When predictions of Al-Sadr’s victory were proven false, he resorted to increasingly aggressive tactics as his opponents showed resilience and managed to stall his endeavours.
Frustrated, Al-Sadr ordered his bloc of 73 MPs to resign from the parliament in early June and then commanded thousands of his followers to occupy the parliament buildings and called for early elections and constitutional amendments. He gave the country’s judiciary an ultimatum to dissolve the legislature.
Faced with further defiance, Al-Sadr gave the nod to his followers to storm Baghdad’s heavily fortified government Green Zone on 30 July, paralysing state institutions and preventing his political rivals from proceeding with the formation of a new government.
The escalation unleashed a worrying dynamic as angry Al-Sadr supporters briefly occupied government buildings and later clashed with the security forces and traded fire with members of pro-Iran Shia militias.
Some 30 people were killed in the clashes, prompting Al-Sadr to condemn the fighting and give his own followers one hour to disperse. “This is not a revolution because it has lost its peaceful character,” Al-Sadr said later.
While Al-Sadr’s rhetoric remains uncompromising, scepticism abounds about whether his “oscillating” strategy can give him victory over his Shia foes and if it will yield a lasting solution in Iraq.
Al-Sadr’s actions usually follow the playbook of the escalation and de-escalation he has repeatedly used in order to gain political power since he rose to prominence after the US-led invasion.
This time, however, we may be witnessing the first sign that Al-Sadr’s strategy, tapping into the public anger at the Shia ruling elite and even the political system itself which has allowed him to build an unparalleled bond with large segments of the electorate, may be in trouble.
After he decided to pull the protesters from the Baghdad Green Zone, declaring that he was retiring from political life and closing his political offices, there has been speculation that Al-Sadr’s grip on his supporters may be slipping, citing in particular their frustration and anger at the lack of progress in making changes.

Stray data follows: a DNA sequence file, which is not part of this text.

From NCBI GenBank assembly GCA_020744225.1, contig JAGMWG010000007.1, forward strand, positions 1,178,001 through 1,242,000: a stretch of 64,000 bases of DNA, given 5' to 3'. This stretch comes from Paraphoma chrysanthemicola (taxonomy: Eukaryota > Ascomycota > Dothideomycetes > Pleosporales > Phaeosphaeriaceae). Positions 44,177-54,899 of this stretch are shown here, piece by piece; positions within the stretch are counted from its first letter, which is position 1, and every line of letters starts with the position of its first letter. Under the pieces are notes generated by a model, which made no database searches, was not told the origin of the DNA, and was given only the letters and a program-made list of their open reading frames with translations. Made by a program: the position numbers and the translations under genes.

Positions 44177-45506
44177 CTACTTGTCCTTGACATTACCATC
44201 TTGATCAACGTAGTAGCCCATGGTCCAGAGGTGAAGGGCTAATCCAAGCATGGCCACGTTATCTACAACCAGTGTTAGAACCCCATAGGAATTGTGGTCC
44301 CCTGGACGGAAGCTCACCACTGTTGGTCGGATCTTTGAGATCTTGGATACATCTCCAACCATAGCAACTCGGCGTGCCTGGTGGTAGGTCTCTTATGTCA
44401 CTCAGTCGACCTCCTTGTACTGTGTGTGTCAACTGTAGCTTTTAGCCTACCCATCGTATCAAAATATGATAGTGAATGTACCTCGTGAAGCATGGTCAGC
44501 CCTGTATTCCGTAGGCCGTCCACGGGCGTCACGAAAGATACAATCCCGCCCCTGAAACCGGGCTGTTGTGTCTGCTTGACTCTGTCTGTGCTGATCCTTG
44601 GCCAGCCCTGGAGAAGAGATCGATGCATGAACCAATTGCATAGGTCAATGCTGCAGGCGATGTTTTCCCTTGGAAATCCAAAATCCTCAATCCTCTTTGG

Many of his followers, mostly among the urban poor, have felt betrayed by Al-Sadr, who portrays himself as a champion of the downtrodden, for not pressing ahead with the “revolution” which they had hoped would end their hardships and provide them with jobs, public services, and the decent life they aspire to.
The number of people coming out onto the streets in the scorching summer heat in response to Al-Sadr’s call has been remarkable, but instead of using the mobilisation rooted in grievances to advance the mass movement, he ordered a sudden de-escalation as the protests reached fever pitch.
It is not clear why Al-Sadr ordered his followers to end their protests, by far the most formidable anti-establishment movement since the uprising in 2019, but he has certainly left most of his supporters in bitterness and despair.
However, at this point there is little evidence to suggest that Al-Sadr is in eclipse, despite the undeniable setback. He still maintains his grip on his movement, and he is playing a crucial role in its mobilisation despite his declaration that he is resigning from politics.
On Sunday, Al-Sadr warned Iran against turning an annual ceremony commemorating a founding figure of Shiism and drawing millions of pilgrims to the holy city of Karbala next week into a show of Iranian power.
Since Saddam’s fall, Iran has used the Arbaeen ceremony to send millions of pilgrims to Iraq, using the event to assert its role and send a message about its regional reach.
Many Iraqis see the massive Iranian influx during the festival as a way of burnishing Iran’s image and expanding its influence in Iraq through its proxies and huge investment in Shia religious cities like Najaf, Karbala, and Samarra.
“You are only guests. Do not behave like hosts,” Al-Sadr wrote on Twitter.
The warning, coming two days after thousands of pro-reform protesters took to the streets in Baghdad demanding an end to corruption and Iran’s influence in the country, appeared to be a signal that Al-Sadr is still in command despite predictions about his future.
Over the years, Al-Sadr’s political strategy has witnessed a sea-change that has kept people guessing about his next move. Each time, observers predicted that it was the beginning of the end for Al-Sadr, only for him to then prove them wrong.
*A version of this article appears in print in the 8 September, 2022 edition of Al-Ahram Weekly.